Too, a Lee push through gas check seater/sizer works extremely well. In use, you swirl lube your bullets, then size them with or without the gas checks as you desire, then re-lube them again. With the gas check on, I've pushed them to 1200+fps easily without leading and with great accuracy.

As to that bullet, it's fine with or without the gas check. In loading, I wipe the base of the bullet across a piece of towelling lightly sprayed with WD40. This removes the lube on the base, but in truth, it's probably not necessary as the Lee Liquid Alox is so thin. I do it with bullets gas checked and lubed by the Lyman sizer as well.

If you pan lube, it's just about as easy. You seat your gas checks finger tight, then stand them in the pan, pouring your lube up to the groove level. Then you push them through the sizer. I much prefer the Lee method as it's quick, clean and best of all, IT WORKS, even with the older Lyman and RCBS deep lube groove bullets.

As you get more into it, you may want to invest in a Lyman or RCBS lubrisizer which will crimp the GC on and lube at the same time and allow you to use some of the stick lubes available.

As to the lube (blue or red etc.) in commercial cast bullets...for the most part it is far too hard and requires high velocity to become effective. One trick I've employed when limited to commercial cast bullets is to swirl lube them with the Lee Liquid Alox method. This prevents leading that their harder lube is not effective against. Lyman or White Lable or RCBS makes a 50-50 alox to beeswax lube that is very effective. Don't worry about getting a little lube on the shank or base of the bullet, it won't matter. When using the 4292244 bullet without the GC, I lube the shank as well as that is how my lubrisizer is set up..it makes no difference on powder burning whatsoever.

HTH's and good luck on this interesting and fun part of reloading. Rod

Last edited by Rodfac; February 5th, 2017 at 07:15 PM.
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Old February 6th, 2017, 03:49 AM   #10
 
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Thanks, Rob! I mispoke, I will be using Alox, it's what comes with the kit. I thought that was the pan method, as in roll them around in a pan shaped holder, haha, still got some learning to do!!

I'll try some with and without GCs. I'm actually looking to use them in my SRH and Ruger 44 Mag deerstalker carbine supressed. I know your not supposed to use lead in it, hence why my curiosity in GC and lubes. But I plan to check it and see how it works with the gas piston in it. Read where many people have no problems, so maybe been a warranty/safe side on Ruger part. And if I have to cycle it manually, so be it, the other option was a bolt action, anyhow, lol. It'll just make it quieter until the next round, imho.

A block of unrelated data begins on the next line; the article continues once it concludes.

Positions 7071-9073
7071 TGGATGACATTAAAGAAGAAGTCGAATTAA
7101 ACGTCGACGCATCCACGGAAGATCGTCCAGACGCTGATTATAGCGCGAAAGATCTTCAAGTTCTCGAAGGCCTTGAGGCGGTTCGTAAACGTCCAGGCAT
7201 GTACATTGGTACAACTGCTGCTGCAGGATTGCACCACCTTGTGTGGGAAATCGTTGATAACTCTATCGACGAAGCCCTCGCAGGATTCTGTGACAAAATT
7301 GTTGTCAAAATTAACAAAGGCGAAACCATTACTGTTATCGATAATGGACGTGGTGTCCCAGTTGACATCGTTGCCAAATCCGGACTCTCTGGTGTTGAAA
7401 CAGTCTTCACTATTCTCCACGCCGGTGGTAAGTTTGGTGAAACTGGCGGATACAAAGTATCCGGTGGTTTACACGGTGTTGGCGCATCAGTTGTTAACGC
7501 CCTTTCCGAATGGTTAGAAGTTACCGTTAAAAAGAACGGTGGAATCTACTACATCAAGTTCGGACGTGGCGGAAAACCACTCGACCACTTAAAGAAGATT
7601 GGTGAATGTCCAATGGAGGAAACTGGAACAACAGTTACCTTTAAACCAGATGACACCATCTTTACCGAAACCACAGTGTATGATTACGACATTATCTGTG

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Old February 6th, 2017, 03:56 AM   #11
 
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Missed the point, haha, so I was looking for subsonic loads, anyhow. In FL, being constant warm temp and sea level, I found at 1050, even up to 1100 fps (just shy of subsonic), usually stays subsonic, so these are perfect!!! My SRH is for closer shots where speed should be necessary. In fact I learned this wit my 10mm, goes right through a pig. Maybe eventually I'll try the 300 grainers. But have heard they're not ad accurate.

I'm of the breed that cares about shot placement more than speed and power.
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Old February 6th, 2017, 04:48 PM   #12
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Quote:
Originally Posted by Gehlsurf View Post
Good point on the lube, Lyman manual says not to get lube on the gas check, could interfere with the powder, but they don't mention it being between bullet and gad check.

At first I'll be using the pan lube, it comes with the Lee sizing die I got.

Thus brinGS up another question for me. Once rolled in the pan lube, I fill the grooves with other lube? I always see bullets with blue or red lube in the grooves. So 2 lubes are used on bullets?